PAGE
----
Left untouched, a rat’s incisor teeth would grow 4 inches in a year. So rats must chew continuously to wear down their incisors. Rats will chew on wood, aluminum siding, wallboard, plaster, paneling, frozen ground, concrete…anything but glass and most metals.
Because they are so adept at hiding and scurrying, rats can exist in large numbers unknown. Unlike the mouse, rats are fearful of anything new. Even so, they quickly adapt to new places to live, new routines, new places to eat, and new kinds of food.
People see rats more often from April through June (spring breeding), and again in October and November as the season changes. But rats are active year-round. Outdoors, rats burrow in earth banks, along walls, under rubbish or concrete slabs, but they always locate close to sources of food and water. Rats follow the same routes as they make their rounds foraging for food each night, so they leave obvious runways in the grass. Rats often travel under objects like bales, planks, granaries and machinery to conceal their movement. A rat will normally travel no more than 150 feet from its nest, but at harvest time rats will travel much further to forage for corn, wheat or beans left in farm fields.
Rats will make holes in walls or floors soon after invasion. Rat holes are circular, average 2-3 inches in diameter, and are usually just inches off the floor. Holes in floors are generally close to walls. Rats leave behind a distinctive musk odor, particularly if they are confined to a small space.
A rat can eat a third of its body weight each day. The rat is a true omnivore. It will eat anything, including soap, leather, furs, candy, milk, meat, vegetables, poultry, eggs, grain, seeds, fruit, nuts, snails and other rodents. Rats will catch fish, and they readily eat carrion. Near homes, rats thrive on pet food, birdseed, grass seed, garbage, dog feces, and the uneaten or spoiled food we discard. While rats will eat nearly anything, they prefer grain, livestock feed, and meat. Unlike the mouse, which nibbles a little at a time, rats will fill up at one sitting, if possible. Rats will hoard and cache food, which can result in insect infestations. Like mice, rats will live in freezers, feeding only on frozen food. Rats eat so much that one rat can leave behind 25,000 droppings per year. The rat’s main constraint is that it cannot go long without water unless its diet supplies enough. Rats need up to one ounce of water every day.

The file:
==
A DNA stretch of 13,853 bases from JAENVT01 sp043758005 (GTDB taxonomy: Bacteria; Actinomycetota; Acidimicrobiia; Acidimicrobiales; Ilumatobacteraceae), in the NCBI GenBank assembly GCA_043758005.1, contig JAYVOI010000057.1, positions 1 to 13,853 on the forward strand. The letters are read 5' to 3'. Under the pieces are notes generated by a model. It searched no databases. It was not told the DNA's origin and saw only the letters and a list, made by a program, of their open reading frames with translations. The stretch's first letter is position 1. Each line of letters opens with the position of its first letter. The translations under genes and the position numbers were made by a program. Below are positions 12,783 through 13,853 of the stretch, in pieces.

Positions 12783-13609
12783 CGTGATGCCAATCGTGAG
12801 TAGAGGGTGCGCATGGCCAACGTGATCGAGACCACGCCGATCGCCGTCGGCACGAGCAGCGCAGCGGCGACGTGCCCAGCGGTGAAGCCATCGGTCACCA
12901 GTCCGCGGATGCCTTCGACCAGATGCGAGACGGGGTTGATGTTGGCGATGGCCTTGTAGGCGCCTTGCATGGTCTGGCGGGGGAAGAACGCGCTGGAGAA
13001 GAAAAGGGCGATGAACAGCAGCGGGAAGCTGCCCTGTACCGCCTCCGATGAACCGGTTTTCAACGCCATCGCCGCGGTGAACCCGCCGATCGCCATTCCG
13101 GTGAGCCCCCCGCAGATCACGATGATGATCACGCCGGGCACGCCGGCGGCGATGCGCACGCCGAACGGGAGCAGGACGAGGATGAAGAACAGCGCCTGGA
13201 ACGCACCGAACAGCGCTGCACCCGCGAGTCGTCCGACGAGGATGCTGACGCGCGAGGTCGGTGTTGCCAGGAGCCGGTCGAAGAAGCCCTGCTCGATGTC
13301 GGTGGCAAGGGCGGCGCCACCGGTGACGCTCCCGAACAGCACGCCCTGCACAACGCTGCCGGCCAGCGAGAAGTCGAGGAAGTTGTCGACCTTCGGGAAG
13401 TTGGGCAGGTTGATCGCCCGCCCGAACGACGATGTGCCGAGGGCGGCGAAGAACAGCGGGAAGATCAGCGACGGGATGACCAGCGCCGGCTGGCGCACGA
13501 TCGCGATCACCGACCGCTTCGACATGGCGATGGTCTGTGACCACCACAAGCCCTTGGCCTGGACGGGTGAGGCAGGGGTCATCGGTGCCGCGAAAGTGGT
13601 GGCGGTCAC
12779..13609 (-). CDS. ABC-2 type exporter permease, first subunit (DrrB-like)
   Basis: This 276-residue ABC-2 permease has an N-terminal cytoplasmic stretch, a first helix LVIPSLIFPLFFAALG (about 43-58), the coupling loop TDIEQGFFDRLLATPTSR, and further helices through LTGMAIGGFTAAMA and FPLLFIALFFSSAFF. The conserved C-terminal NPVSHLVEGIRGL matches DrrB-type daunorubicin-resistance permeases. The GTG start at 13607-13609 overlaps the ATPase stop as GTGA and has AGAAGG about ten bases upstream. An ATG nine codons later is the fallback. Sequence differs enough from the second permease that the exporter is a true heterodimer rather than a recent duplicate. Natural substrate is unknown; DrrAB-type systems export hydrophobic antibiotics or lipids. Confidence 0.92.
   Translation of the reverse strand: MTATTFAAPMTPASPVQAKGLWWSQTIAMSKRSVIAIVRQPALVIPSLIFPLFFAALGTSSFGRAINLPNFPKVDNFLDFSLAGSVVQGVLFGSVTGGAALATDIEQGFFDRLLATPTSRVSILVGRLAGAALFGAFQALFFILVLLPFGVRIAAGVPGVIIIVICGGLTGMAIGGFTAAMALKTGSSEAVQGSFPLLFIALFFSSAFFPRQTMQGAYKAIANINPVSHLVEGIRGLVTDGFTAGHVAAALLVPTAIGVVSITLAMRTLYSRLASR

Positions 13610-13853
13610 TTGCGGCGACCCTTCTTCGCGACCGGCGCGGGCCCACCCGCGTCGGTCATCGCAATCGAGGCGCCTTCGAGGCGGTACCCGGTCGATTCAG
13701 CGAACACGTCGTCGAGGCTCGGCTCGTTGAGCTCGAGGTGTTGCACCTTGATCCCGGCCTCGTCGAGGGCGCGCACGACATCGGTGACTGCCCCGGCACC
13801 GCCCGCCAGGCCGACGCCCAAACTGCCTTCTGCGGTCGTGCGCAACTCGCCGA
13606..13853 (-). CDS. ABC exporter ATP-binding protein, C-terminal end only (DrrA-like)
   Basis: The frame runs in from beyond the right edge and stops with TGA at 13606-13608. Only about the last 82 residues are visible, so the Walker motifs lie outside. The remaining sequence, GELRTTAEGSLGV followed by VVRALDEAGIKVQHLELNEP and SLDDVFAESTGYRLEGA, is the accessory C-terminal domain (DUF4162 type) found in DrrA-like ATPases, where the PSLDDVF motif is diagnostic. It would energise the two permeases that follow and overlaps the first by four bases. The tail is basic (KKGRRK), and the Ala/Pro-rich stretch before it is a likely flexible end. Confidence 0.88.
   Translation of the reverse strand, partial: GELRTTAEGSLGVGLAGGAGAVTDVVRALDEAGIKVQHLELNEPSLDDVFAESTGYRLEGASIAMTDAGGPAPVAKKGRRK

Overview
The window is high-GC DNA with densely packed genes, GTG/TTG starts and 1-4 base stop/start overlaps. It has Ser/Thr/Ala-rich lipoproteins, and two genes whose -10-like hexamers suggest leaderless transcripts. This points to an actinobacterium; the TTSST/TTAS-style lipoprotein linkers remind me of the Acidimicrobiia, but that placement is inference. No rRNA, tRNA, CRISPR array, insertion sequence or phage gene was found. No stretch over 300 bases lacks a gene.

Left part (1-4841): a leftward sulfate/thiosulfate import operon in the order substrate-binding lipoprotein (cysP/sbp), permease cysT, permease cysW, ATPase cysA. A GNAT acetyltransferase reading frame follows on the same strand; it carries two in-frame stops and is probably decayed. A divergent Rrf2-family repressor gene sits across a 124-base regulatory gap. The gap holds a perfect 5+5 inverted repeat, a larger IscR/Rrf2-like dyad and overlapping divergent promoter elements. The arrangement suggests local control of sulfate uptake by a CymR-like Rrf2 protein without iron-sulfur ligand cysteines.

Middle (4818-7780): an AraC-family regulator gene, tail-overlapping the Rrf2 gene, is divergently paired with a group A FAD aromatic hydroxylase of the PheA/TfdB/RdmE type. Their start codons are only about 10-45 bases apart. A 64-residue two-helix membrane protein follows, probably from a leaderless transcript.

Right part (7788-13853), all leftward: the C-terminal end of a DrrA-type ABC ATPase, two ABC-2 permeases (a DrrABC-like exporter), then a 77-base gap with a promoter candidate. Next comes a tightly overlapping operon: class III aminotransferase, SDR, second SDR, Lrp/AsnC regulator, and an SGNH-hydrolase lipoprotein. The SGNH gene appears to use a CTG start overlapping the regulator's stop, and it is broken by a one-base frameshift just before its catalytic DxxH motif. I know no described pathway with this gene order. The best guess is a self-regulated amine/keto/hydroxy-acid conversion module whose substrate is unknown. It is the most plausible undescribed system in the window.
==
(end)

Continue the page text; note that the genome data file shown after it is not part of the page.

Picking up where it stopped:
The number and behavior of rats change throughout the year. Many rats die during winter, as outdoor foods become hard to find. Breeding in winter is comparatively low, so rat populations are at their lowest. A mild winter means fewer rats will die of natural causes, so more can be expected in the spring. But if rats are controlled in winter, fewer will be available to resume the breeding cycle in spring. Heavy breeding begins in March when the weather turns. Spring rains spur vegetation which provides cover and additional food. So rats are more abundant in late spring. Young rats have to seek food and new nests. In summer, food and vegetation are abundant, so rats continue breeding. Breeding peaks in early September as temperatures begin to fall. Sources of food and shelter start to diminish in fall, so rats look for shelter inside buildings and homes.